With homelessness a record levels, empty properties are being eyed up as a potential solution to the problem
Last year I worked in a small shop in Oxford. It was tiny, and the successful retailer we worked for would not agree to move us to a bigger shop because renting prices in the area were extortionate. A 5×2 metre space was meant to serve as our office, staff room, kitchen, and stock room, and this was obviously impossible.
Several years earlier, the businesses which occupied the four floors above us were pushed out by the rent prices and kindly gave us the keys to use while the space was empty. A few years later, we were using the space as our stock room, staff room and kitchen, but this did not even begin to make a dent in the space. Most of the building, located on Oxford’s main high street, was empty and disused, while on the other side of the road, dozens of homeless people were asleep in doorways.
This is a familiar scene across a country in the midst of a housing crisis. Unaffordable property and rent prices have led to a sharp rise in homelessness, a generation of people for whom renting is the only available option and an increased pressure on councils to provide housing. This has led to many calls for the development of new, more affordable houses across the country, with both Theresa May and London Mayor Sadiq Khan pledging billions of pounds to the development of homes concentrated in London and other major cities across the UK. Many have called for the green belt to be opened up for development to allow cities to expand to fit this demand for housing. This is overlooking a resource that we already have: empty homes.
According to DCLG Housing Statistics, there were more than 635,000 homes lying empty in England in 2012, with other sources estimating around 1.4 million properties empty as of 2017. Surveys have shown that 79 per cent of people think that the government should focus on refurbishing existing properties, and 81 per cent would avoid living in new builds. This is hardly surprising, the recently unveiled plans for Sadiq Khan’s ‘naked’ homes looking more akin to the backdrop of a Samuel Beckett play than a family home.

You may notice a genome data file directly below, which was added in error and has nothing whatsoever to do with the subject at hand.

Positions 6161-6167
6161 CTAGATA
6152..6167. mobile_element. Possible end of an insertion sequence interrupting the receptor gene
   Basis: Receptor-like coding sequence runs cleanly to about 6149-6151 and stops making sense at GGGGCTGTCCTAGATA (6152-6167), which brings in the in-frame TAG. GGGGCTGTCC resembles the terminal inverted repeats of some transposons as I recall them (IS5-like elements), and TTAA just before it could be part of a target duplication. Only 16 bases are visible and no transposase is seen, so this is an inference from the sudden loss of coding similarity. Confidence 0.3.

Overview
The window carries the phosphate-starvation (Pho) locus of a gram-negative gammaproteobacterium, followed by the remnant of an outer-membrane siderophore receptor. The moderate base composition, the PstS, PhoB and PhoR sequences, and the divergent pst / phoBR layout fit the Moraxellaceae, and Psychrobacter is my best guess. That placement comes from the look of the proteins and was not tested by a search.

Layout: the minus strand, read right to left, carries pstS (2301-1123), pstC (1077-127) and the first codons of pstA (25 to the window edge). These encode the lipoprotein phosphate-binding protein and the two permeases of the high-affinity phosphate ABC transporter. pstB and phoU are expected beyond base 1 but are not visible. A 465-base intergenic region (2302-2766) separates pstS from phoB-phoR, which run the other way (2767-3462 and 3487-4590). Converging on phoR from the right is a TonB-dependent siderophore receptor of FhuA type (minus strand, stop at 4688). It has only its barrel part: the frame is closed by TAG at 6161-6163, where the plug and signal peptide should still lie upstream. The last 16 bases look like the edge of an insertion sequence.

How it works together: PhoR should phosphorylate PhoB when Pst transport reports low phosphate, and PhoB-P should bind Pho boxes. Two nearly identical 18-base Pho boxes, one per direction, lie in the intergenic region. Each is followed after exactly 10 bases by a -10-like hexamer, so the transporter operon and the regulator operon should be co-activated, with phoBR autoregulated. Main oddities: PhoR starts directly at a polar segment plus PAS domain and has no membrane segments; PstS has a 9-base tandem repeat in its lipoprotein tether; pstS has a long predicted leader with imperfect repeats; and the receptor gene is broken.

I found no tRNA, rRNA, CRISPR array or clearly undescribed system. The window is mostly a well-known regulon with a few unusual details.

In Oxford, we were technically squatting in the space we used; this can provide a temporary solution and is often an important form of political activism (the recent group at the old cinema on Oxford Road being one local example), but it is not a safe or long-term solution to housing. Despite this, it is the best option for the thousands of homeless people across the country, yet squatters continue to be evicted with no alternative solution but to return to sleeping rough. When this happens, councils are allowing properties to lie empty and fall into disrepair while many sleep without a roof over their head.
Not only is this bad for the thousands who are homeless and the millions struggling to pay rent, but failing to recognise the opportunity in these empty homes is a threat to the environment. Not only does it take a huge amount of energy and resources to build new homes, but to keep developing we risk impinging on the vital green space both in and outside of cities. The homes are more often than not less durable and hardy than their predecessors and create entire communities of clinical and cold houses which lack the character and beauty of many old buildings left neglected.
Above all, it is absolutely unacceptable that hundreds of thousands of houses lie empty at a time when people desperately need places to live, either paying extortionate prices to do so or not being able to afford to at all. This is a scandal that has been brought to light most recently in the wake of the Grenfell Tower fire, with many surviving residents of the tower block still living in hotels or temporary accommodation. This is in one of the most affluent areas of London, with many large properties across Kensington lying empty, being disused or second homes or belonging to foreign investors.
It is clear that our greatest resource in facing the housing crisis lies in using empty homes, which need to be opened up for property guardianship or, better yet, acquired by councils to be used as social housing or refurbished and rented or sold at affordable prices. Homes are a necessity, not a luxury; the government must be called on to provide this housing without wasting resources and land.